Hip-hop’s elders still have a story to tell

Kenan Draughorne | Daily Trojan

With every aspiring teenage artist who breaks through the noise with a chart-topping hit comes a reminder that hip-hop is a young person’s game, a truth that has proven historically true. It’s relatively rare that you see a newcomer over the age of 30 arrive on the hip-hop scene, and even for those who have been active for years, questions of identity crises and growing out of touch can at times be far too common.

Eminem experienced this shift first-hand soon after the release of his latest album Revival, which was panned for its bland attempts at shock value and raised questions about the rapper’s abilities given his age. Before Shawn Carter gave us the wisest album of his career in the form of the landmark 4:44, even Young Thug called Jay-Z “too old” to be rapping, citing a disconnect between his music and the younger generation.

That doesn’t mean it’s impossible for more seasoned artists to play a role in shaping the landscape, however — in fact, many have found success by embracing rather than resisting their seniority. The veteran MC Phonte is among the best in that category, with mature bars that contain life advice for those in need, and his latest album No News is Good News is no exception.

Phonte keeps it short and sweet on the 33-minute project, touching on a range of topics while also taking an introspective look at himself. Much of the heaviest content comes in the stretch between “Expensive Genes” and “Cry No More,” as the 39-year-old rapper addresses health issues in the black community and how this has directly affected his own life. Opening the former song with a distorted sound clip of a routine doctor’s office check-up, Phonte proceeds to term blackness as “the most expensive gene of all,” as his fears have shifted from the trials of life in the inner-city to that of his own body breaking down from the inside.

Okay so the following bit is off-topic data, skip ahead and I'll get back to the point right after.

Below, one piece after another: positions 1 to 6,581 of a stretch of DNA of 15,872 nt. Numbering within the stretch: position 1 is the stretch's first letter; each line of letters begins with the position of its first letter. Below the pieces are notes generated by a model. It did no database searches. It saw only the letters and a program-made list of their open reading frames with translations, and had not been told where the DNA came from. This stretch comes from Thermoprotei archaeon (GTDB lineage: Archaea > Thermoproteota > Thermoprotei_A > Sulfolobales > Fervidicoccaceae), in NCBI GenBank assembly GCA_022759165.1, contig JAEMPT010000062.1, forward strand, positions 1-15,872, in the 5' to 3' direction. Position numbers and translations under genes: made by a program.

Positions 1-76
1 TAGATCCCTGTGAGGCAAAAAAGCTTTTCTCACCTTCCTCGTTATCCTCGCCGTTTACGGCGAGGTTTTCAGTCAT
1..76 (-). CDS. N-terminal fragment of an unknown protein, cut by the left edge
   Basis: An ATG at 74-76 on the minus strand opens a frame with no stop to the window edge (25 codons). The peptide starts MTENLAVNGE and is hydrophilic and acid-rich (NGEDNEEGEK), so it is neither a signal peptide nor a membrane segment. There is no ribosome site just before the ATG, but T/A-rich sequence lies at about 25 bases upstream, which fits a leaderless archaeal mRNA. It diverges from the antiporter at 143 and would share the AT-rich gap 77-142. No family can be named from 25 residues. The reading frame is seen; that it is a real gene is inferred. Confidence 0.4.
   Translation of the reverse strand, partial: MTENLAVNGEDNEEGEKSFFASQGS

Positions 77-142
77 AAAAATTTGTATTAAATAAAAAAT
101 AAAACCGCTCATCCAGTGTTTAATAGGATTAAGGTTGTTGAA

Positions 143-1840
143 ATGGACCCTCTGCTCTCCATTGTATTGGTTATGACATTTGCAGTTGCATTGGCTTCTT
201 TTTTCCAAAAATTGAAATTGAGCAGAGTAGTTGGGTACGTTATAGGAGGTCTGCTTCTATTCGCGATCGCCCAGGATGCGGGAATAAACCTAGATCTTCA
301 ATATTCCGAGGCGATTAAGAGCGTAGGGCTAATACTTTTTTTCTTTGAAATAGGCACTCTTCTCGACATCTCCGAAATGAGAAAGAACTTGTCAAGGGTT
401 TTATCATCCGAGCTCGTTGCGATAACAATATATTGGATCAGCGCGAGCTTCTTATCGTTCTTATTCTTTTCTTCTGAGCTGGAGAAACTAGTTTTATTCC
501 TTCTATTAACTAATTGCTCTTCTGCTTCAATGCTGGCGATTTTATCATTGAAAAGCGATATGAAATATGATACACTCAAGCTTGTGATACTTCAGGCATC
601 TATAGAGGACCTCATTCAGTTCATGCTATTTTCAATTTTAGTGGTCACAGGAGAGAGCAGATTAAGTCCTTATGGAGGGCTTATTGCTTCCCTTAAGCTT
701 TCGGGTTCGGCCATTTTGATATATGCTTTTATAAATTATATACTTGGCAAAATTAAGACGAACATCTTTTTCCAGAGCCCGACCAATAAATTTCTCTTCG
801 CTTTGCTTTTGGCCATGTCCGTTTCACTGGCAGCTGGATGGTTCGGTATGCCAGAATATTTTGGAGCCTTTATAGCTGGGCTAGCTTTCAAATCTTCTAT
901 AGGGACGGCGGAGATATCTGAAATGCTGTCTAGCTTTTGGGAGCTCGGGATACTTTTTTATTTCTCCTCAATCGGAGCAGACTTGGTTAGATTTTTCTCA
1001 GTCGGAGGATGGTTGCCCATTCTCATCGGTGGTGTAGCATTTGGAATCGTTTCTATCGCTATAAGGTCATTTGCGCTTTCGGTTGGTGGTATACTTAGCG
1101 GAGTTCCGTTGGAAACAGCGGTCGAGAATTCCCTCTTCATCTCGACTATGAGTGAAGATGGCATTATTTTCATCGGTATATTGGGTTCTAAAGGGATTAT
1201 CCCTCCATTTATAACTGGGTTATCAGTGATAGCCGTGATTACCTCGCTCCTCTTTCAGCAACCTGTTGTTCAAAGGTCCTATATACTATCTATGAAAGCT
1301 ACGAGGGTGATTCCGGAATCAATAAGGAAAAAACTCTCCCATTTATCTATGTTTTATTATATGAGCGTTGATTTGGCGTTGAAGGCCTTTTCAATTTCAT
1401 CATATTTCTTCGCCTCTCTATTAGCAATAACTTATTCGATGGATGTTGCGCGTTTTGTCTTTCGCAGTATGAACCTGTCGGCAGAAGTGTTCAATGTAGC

“I wish that I could fit in these expensive genes / A waistline that’ll rip the seams,” he expresses in the song, describing how unhealthy eating habits over the years have taken a toll on him. On “Cry No More,” he details how some of these concerns stem from the death of his father, rapping, “Put my pops in the ground / And hit the repass and ate the same sh-t that killed him.”

Effren Villanueva | Daily Trojan

There are a variety of reasons why health issues affect African Americans at an elevated rate, especially later in life, including family history, poor eating and disproportionate access to quality care. However, the subject often goes unaddressed in the overall discussion of the state of black America, and is especially absent in hip-hop. Even with more conscious artists such as Kendrick Lamar, Big K.R.I.T. and Joey Bada$$, health is rarely the center of their messages, as the equally important questions of police brutality and institutionalized racism often come to the forefront.

It’s a message that needs to be heard, though, and the direct impact that poor health patterns have had on Phonte’s life makes it that much more rational that he is the one to tell it. The North Carolina-based MC has always had a poignant pen when it comes to social issues, but health-related lyrics are relatively recent, likely a product of his own aging and a shift in his personal priorities.

Rapping one’s truth is arguably the most important aspect of a successful career, a relevant fact no matter their age and status. For those who have more experience than many burgeoning artists have years on earth, though, it’s especially imperative, as their unique perspective can extend the conversation in a way that others are unable to. Don’t write off an artist just because they aren’t part of your own age demographic; they just might be saying the things you’ll wish you’d paid attention to when you reach their point in life.

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Kenan Draughorne is a junior majoring in journalism. He is also the lifestyle editor of the Daily Trojan. His column, “To Pen a Butterfly,” runs Mondays.